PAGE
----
with lopping shears or hand pruners, if permitted by the state park or forest district manager.

Bear in mind a couple of other pointers: When you are choosing a blaze tree, remember that one well-
placed blaze is better than several that are poorly placed or partly hidden. Most importantly, avoid de-
facing trees and rocks that form distinctive and pleasing elements of the scenery.

Surface Preparation
Apply paint to as smooth and dry a surface as possible, preferably during fair weather above 50° Fahr-
enheit. On trees with thick, rough bark, such as oak and ash, smooth the surface by scraping with firm
strokes of a hardwood floor scraper, also known as a paint and varnish scraper. Never cut through the
bark and into the cambium; such a wound will cause the tree to bleed, the blaze to run, and injury to the
tree.
On other trees, smooth the bark by simply rubbing with a wad of steel wool, a nylon dish pad, or a can-
vas-gloved hand to remove dirt, lichen, and loose bark. Only scrape if absolutely necessary. If you
scrape conifers, such as white pine or balsam fir, they will bleed. White birch and black cherry will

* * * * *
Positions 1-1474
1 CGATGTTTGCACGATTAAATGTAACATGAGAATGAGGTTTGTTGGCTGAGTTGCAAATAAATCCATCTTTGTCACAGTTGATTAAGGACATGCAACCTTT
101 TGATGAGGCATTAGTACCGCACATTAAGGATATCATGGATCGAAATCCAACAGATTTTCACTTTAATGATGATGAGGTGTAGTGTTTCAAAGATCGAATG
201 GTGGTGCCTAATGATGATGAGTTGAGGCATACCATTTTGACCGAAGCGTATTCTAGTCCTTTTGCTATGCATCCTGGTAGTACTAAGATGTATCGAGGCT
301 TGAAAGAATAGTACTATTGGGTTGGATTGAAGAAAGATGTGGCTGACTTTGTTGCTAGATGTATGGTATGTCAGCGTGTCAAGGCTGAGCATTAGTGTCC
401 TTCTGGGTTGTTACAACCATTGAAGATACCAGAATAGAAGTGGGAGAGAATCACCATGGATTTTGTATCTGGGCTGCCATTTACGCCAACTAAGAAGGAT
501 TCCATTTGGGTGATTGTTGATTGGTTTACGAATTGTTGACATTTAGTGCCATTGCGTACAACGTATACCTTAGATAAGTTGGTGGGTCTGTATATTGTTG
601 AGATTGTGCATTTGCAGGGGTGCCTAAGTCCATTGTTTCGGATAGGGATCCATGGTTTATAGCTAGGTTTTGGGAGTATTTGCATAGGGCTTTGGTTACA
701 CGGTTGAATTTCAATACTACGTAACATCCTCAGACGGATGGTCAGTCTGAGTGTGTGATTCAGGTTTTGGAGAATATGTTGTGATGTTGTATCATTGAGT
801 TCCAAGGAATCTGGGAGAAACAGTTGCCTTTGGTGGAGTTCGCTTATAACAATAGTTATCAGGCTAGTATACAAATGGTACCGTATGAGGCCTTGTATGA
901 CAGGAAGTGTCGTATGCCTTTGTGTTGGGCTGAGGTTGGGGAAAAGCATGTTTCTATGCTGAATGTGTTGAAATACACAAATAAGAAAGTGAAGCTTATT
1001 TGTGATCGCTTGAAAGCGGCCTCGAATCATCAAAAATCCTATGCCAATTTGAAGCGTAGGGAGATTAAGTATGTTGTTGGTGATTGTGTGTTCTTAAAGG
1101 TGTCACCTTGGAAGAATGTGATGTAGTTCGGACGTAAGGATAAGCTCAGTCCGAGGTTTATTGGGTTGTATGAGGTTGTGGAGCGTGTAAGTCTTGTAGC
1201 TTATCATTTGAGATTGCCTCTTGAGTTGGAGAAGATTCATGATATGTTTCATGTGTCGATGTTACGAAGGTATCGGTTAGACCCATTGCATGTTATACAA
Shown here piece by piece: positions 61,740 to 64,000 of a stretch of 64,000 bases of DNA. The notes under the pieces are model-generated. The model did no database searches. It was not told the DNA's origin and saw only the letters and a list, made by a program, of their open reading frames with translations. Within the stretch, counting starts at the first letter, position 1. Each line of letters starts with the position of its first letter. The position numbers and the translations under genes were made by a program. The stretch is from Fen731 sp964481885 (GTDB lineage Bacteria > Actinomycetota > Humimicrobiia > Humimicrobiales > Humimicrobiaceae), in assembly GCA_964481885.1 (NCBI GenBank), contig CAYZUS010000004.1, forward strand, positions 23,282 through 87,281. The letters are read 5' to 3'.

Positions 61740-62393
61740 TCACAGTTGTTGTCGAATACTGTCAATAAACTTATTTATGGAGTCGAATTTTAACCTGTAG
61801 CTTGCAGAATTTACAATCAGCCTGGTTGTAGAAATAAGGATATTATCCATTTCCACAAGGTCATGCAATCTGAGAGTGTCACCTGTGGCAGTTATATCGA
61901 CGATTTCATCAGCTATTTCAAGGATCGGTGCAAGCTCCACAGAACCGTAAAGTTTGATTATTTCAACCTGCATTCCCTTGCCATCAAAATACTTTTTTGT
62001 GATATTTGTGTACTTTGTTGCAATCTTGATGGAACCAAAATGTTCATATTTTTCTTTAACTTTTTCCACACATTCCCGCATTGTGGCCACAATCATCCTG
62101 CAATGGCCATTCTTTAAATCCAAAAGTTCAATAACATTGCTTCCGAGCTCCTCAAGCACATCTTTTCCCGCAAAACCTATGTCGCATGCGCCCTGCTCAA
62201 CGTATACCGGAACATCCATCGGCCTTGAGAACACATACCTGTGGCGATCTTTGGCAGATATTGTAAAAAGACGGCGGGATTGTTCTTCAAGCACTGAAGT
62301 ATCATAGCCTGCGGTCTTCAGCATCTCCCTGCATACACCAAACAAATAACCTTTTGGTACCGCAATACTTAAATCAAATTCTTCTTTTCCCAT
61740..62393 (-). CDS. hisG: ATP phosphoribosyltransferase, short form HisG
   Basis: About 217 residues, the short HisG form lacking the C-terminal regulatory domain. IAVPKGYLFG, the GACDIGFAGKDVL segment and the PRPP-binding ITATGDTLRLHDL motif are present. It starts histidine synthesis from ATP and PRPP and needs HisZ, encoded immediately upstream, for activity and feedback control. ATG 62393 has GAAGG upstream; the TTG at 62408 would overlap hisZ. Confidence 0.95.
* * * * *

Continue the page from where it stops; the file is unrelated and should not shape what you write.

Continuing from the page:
fray. Beech and red maple already have smooth bark that you can paint without scraping.

On rocks, minimally clear lichens, moss and other debris with a stiff wire brush. The surface must be
clean and dry or the paint will not adhere.

Painting Technique
Before you head out on the trail, take a moment to consider which of several blazing techniques to
use. Some people prefer using a stencil. They apply the paint with a brush or spray can. Sometimes,
they trace the blazes outline through the stencil with a felt-tip marker and then fill in the rectangle with a
paint brush. Others use a two-by six stamp, made from a sponge, and simply press the blaze to a tree
(spare sponges may be needed). Still others simply use a straightedge. But most people blaze free-
hand, gauging the size of each blaze with a cardboard template.

The object, in any case, is to master a technique that you can perform neatly and consistently, leaving
standard size blazes. Always avoid blemishing trees or rocks with pudgy blotches or swollen,
oversized rectangles. Be careful to avoid dripping paint on trees, rocks, and leaves.